“Happy Holidays!” a bright, smiling cashier said as she handed me my bag and I left the store. I didn’t even pause when the phrase was said, and it didn’t seem to bother other people in the busy line. December is a hectic time for most people: high school and college students are finishing the semester with finals, parents are scrambling to make it to every function and family gathering, and kids are writing letters and asking for presents from Santa.

    It took me a moment before I realized what had just happened. When I was little, “Merry Christmas!” seemed to be the phrase everyone said around this time of year. Not that no one celebrated Hanukkah or just secular Christmas, but it didn’t seem so prevalent that the word Christmas was omitted. I remember when I worked at a store in town last year—management encouraged us to spread the cheer of the season by saying “Happy Holidays” or “Have a great holiday” because saying “Christmas” might be offensive to someone I may not know.

    My brother went Christmas caroling with his choir at his university. Before they went out, some of the carolers suggested that they change some of the lyrics in the carol “Good King Wenceslas” to be more inclusive. In the fifth stanza, the line usually goes, “Therefore, Christian men, be sure”; instead, they wanted to say, “Therefore, let us all be sure.” This “subtle” edit might seem small, but taking the original lyrics out means that any message of Christ leaves the song.

    Is the true meaning of Christmas gone? It’s a question asked every year. Hallmark movies tell us that the true meaning is found in family and love. Most of the classic movies like It’s a Wonderful Life or A Christmas Story teach the same. From a small age, children believe in a fictional man who enters their homes and brings them presents in the dead of night. While Santa certainly isn’t sinister, and giving presents is definitely a fine thing to do, is this the true meaning of Christmas?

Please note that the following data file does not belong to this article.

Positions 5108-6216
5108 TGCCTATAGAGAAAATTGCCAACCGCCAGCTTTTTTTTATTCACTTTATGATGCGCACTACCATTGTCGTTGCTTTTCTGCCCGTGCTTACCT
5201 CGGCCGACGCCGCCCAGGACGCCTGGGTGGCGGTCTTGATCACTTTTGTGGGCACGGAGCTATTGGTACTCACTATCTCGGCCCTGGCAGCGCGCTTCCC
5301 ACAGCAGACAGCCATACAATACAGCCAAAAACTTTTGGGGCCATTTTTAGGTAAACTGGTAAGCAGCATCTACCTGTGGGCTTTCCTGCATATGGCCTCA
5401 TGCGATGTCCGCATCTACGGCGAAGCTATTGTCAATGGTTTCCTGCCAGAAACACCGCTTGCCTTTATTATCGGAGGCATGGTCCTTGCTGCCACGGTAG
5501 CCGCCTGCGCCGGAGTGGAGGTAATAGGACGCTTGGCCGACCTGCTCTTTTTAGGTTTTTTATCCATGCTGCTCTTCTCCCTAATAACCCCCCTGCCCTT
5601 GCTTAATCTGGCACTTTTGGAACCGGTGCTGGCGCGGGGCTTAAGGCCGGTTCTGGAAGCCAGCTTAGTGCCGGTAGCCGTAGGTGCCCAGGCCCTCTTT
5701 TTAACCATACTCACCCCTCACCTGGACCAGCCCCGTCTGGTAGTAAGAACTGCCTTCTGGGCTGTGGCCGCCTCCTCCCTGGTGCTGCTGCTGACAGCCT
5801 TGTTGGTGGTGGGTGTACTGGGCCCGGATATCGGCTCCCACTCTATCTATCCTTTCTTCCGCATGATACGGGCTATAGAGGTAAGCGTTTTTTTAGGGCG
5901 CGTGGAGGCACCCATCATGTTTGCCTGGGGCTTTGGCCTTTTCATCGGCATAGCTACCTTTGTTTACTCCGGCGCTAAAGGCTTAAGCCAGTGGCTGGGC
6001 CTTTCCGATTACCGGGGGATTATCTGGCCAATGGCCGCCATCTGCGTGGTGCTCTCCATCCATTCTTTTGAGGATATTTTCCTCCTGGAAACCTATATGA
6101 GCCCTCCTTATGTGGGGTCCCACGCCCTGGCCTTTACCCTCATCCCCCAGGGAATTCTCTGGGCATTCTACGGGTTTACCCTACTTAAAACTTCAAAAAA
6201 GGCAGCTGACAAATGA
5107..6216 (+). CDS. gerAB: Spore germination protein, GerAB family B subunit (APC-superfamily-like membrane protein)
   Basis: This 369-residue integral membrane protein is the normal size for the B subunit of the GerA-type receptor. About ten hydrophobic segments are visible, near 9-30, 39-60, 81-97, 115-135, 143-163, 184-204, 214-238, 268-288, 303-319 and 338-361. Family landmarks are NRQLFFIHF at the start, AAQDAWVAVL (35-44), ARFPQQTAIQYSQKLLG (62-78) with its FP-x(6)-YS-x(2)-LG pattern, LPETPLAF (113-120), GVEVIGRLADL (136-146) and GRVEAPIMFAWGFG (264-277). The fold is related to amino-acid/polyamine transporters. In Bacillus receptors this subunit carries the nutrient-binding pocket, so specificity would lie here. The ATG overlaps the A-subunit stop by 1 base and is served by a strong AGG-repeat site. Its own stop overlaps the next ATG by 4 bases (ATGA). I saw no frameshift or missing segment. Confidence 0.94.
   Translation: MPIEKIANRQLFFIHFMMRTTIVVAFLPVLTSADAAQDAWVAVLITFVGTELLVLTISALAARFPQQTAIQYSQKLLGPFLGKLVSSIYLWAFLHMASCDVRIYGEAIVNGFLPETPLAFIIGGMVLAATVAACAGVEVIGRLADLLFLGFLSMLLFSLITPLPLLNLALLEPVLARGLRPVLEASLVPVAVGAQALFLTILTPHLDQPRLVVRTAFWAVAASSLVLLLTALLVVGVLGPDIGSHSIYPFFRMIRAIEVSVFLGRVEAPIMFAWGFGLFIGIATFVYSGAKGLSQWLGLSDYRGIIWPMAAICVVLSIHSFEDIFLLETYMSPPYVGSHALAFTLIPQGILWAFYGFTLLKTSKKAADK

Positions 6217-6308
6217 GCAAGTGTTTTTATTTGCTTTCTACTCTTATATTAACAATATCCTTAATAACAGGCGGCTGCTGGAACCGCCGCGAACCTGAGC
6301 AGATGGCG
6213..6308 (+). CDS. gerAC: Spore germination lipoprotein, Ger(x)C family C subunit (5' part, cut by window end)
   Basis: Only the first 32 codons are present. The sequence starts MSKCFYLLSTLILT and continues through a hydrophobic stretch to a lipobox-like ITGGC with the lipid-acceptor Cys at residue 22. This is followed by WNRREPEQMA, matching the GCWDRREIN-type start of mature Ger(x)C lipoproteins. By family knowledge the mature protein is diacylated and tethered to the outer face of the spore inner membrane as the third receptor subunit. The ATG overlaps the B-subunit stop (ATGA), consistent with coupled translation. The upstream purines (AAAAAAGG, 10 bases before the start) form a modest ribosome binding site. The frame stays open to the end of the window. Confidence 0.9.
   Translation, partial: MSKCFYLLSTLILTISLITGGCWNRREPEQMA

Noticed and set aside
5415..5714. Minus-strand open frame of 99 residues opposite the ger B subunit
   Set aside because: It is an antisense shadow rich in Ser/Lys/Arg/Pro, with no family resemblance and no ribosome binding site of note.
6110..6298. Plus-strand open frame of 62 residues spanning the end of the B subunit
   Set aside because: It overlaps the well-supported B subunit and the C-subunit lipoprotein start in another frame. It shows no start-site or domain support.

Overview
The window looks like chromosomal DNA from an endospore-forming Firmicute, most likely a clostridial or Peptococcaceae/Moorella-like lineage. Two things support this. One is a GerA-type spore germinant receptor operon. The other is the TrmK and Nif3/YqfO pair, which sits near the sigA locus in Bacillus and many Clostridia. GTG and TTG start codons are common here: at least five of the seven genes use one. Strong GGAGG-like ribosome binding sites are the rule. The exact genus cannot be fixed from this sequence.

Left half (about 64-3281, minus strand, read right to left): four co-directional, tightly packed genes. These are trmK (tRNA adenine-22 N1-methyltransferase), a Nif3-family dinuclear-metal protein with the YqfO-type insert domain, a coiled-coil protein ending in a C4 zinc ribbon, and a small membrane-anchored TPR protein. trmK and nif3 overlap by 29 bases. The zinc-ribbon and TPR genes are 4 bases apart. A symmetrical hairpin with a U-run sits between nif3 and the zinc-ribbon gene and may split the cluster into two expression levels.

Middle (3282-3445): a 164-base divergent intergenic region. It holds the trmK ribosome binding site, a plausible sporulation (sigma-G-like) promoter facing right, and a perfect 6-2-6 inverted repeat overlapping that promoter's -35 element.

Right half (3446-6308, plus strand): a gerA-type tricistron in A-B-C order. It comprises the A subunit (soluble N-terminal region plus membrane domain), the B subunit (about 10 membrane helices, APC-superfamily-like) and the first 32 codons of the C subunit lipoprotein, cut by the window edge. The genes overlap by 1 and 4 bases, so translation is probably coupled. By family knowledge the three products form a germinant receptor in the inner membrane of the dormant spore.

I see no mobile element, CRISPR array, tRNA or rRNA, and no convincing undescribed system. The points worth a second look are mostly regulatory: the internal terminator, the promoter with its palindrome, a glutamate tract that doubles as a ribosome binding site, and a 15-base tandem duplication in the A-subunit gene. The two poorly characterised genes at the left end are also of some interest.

The true meaning of Christmas might not yet be gone, but it’s getting wiped away with substitute phrases and different meaning—be with your family, spread love to everyone around you, give cheer to those less fortunate, celebrate this season of giving. Not that all of those things aren’t nice—we should be doing those things too! The true meaning of Christmas though? That’s not what it’s all about, Charlie Brown.

    When we think about Christmas, we shouldn’t just think about a small baby lying in a manger or visited by Wise Men. Christmas is a time to be thankful and celebrate His birth, but He was born for a reason. He came into the world to save us from sin and death, and He was born in a lowly manger—the King of the world surrounded by barnyard animals. He came to the world to give us everything. Christmas is about Jesus, who gave us the best present of all: salvation. Unfortunately, that gift seems to be getting lost in a whirlwind of inclusivity and the rejection of Christ in Christmas.

    By all means, celebrate with your family. Go caroling, spread the joy and the cheer of love to everyone. Spread Christ’s love. Let Jesus be the shining star to guide you through this season of warmth and family. Go through these coming weeks with the promise that Jesus was born, crucified, died, and resurrected for you. Keep Christ in Christmas, and remember He is with you always.

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